• Example: Homer and Marge are a highly affluent couple. They have already used their respective $11.58 million in federal gift tax exemptions. They are not prepared to make any more gifts, as those gifts would generate a federal gift tax that would have to be paid by them. Their son, Bart, on the other hand is pretty much a spendthrift, and he does not have much, if any, an estate on his own. While Bart might want to make gifts to a trust for his children (Homer and Marge’s grandchildren) Bart has no assets with which to fund a dynasty trust using his own $11.58 million gift tax exemption. As part of their downstream planning, Homer and Marge loan to Bart $5.0 million in assets using a 20-year promissory note with this month’s currently low AFR interest rate of 1.31%.  The promissory note is interest-only, and the principal balance balloons after 20 years. Bart then uses the same $5.0 million of assets that he have been loaned to him by Homer and Marge to fund a dynasty trust for Bart’s children. Bart now uses part of his federal gift tax exemption, while it is still available, to shelter the $5.0 million he gave to the dynasty trust from federal gift taxes. [ Bart, spendthrift as he is, is more apt to fund a Michigan Qualified Dispositions in Trust, in which he is a potential, future, trust beneficiary of that self-settled dynasty trust.)

Obviously this downstream tax planning strategy should probably only be considered by very wealthy families and only after some of the donee’s circumstances are considered before such a large gift or loan is made. Following the Homer and Marge example, before Homer and Marge make their $5.0 million loan to Bart, they will want to confirm:

  • (i) Commercial Note Terms: Bart will actually follow through with the funding of the dynasty trust for Homer and Marge’s grandchildren. To give the promissory note some economic reality, the note should carry a higher default interest rate obligation, a late payment penalty fee, collateral security, and possibly a note balance acceleration provisions, e.g. Bart’s continue visits to the casino. These arm’s-length commercial loan provisions will cause the note to look like an enforceable note and not a gift (keeping the IRS away), and they will give Bart an actual incentive to timely pay the interest due under the promissory note;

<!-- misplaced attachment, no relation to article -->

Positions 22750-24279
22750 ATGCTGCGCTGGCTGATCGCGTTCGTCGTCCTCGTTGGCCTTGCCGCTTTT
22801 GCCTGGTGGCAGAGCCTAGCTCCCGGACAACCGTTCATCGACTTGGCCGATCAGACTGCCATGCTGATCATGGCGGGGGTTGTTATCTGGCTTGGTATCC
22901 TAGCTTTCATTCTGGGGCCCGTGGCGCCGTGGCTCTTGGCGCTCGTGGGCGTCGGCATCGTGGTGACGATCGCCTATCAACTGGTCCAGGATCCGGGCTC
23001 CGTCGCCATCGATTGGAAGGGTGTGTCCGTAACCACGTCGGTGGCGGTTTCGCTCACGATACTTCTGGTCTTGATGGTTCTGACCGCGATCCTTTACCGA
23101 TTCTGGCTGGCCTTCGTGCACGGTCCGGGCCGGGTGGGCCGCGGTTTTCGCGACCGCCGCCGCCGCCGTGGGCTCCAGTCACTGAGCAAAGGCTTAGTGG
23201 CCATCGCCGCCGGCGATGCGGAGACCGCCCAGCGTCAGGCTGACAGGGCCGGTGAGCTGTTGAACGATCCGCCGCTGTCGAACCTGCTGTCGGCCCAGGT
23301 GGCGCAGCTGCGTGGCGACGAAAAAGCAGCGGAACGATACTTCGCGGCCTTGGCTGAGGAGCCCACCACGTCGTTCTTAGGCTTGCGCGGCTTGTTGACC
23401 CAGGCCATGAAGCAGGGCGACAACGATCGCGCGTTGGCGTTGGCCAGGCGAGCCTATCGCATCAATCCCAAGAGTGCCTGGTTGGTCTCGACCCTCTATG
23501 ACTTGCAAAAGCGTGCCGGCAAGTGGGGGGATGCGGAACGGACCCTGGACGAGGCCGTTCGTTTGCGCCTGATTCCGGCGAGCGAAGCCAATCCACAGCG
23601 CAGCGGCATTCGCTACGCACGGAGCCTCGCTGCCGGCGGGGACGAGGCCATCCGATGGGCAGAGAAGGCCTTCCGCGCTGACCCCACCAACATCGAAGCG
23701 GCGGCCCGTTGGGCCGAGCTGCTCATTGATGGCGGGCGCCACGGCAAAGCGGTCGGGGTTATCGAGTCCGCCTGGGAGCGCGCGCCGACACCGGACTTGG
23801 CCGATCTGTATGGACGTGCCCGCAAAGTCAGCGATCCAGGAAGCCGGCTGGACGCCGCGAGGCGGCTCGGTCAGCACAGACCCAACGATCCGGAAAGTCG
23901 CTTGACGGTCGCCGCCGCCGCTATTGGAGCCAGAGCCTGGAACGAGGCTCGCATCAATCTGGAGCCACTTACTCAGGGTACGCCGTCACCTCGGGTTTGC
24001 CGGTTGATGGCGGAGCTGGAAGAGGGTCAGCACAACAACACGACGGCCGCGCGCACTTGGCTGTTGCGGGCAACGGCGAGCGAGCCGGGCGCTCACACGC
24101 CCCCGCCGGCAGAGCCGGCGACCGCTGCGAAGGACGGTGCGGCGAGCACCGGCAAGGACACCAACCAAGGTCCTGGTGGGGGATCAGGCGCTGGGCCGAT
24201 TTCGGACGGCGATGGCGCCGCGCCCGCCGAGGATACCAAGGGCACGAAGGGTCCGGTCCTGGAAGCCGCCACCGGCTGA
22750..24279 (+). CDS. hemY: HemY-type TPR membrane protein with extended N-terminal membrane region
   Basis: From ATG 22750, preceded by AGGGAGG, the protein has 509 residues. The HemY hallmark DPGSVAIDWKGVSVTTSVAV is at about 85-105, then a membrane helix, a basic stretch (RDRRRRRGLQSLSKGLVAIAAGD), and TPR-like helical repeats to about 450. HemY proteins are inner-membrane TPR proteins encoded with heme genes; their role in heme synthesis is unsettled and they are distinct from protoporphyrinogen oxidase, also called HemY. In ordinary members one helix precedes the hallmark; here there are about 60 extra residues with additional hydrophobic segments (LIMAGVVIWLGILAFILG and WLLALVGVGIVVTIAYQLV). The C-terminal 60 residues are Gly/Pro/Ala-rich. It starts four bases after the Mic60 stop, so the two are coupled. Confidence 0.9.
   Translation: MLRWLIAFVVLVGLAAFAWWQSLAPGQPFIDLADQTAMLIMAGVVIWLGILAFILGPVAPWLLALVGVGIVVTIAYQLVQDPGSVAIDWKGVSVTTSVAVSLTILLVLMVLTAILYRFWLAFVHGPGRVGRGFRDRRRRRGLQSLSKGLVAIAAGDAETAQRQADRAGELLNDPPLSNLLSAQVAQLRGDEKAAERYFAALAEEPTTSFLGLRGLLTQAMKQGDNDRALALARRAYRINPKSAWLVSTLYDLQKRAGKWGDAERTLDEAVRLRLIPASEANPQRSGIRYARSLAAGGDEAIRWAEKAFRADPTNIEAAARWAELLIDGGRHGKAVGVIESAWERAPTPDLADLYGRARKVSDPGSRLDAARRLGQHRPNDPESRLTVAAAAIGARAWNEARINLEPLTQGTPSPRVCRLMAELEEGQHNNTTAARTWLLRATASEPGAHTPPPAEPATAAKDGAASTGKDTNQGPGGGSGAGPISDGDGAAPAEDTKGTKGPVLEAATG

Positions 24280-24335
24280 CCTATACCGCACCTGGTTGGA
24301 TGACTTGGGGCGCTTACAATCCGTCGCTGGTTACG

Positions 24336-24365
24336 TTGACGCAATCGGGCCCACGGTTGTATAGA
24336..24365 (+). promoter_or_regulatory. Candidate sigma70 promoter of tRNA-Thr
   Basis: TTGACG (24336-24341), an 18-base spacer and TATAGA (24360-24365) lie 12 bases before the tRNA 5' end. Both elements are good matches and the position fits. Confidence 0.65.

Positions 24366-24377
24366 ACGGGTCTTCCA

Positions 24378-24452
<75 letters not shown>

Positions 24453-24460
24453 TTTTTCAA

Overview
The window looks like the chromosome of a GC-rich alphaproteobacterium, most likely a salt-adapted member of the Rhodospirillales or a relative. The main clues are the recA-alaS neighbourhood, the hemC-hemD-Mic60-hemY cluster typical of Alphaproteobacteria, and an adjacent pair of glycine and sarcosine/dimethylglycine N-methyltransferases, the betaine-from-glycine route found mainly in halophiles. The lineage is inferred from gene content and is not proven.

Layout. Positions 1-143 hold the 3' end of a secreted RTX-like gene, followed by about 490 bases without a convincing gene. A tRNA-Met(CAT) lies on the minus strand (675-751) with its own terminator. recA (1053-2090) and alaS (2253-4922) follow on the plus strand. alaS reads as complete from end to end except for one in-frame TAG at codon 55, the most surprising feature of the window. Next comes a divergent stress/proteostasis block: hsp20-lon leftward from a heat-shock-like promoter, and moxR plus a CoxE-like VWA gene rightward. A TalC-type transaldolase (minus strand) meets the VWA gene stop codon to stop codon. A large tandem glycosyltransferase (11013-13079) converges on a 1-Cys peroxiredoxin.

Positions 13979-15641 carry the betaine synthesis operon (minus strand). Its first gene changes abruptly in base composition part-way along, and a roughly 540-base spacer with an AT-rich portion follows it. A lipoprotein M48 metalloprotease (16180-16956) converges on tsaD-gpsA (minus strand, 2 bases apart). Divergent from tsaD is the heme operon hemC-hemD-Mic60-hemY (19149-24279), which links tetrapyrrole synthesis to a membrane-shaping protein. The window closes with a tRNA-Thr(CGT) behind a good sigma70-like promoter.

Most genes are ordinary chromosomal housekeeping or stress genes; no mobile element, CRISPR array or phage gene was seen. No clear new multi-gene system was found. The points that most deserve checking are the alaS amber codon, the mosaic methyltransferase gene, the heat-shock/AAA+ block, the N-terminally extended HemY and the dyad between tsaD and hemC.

• (ii) Creditors: Bart does not have any lurking creditors that might seize the gifted assets when in Bart’s possession and used to satisfy Bart’s outstanding debts;
  • (iii) Divorce: Neither Bart, nor his wife, are contemplating a divorce, where the gifted assets might be frozen during the pendency of the divorce action, or diverted by the divorce judge’s division of the marital estate;
  • (iv) Cash flow: Bart has enough assets or income of his own to timely pay the annual interest obligation on the $5.0 million loan, or $65,500 a year. If Bart’s income is not sufficient to service the loan, then the entire loan to him will be highly suspect by the IRS and could treated as a disguised, taxable, gift to Bart from Homer and Marge, since Bart’s ability to service the debt would be illusory;
  • (v) Loan and Gift in Different Amounts: Bart should probably gift an amount to the dynasty trust less than the $5.0 million that Marge and Homer loaned to him in order to avoid the IRS’s claim that the loan to Bart, and funding of the dynasty trust by Bart, are parts of a common scheme, or a step transaction, where the collapse of the steps results in the loan being treated as a taxable gift by Marge and Homer to the dynasty trust for their grandchildren. Bart might also want to fund the trust in 2021, a different year from the year in which the loan is made to him; and
  • (vi) Multiple Gifts: Bart might use some of the funds for beneficiaries who are not the natural objects of Homer and Marge’s bounty. Rather than use the full $5.0 million loan to fund the dynasty trust for Homer and Marge’s grandchildren, perhaps Bart transfers $3.0 million of the loan proceeds to the dynasty trust to benefit his children and more remote descendants, and Bart takes the remaining $2.0 million of the loan proceeds and funds a spousal lifetime access trust (SPLAT) for his wife.

Conclusion: If there is anxiety over how long the very large $11.58 million federal gift tax will be available, for wealthy families they should consider some of the benefits of downstream tax planning to enable their children and grandchildren to make use of their own large federal gift tax exemption.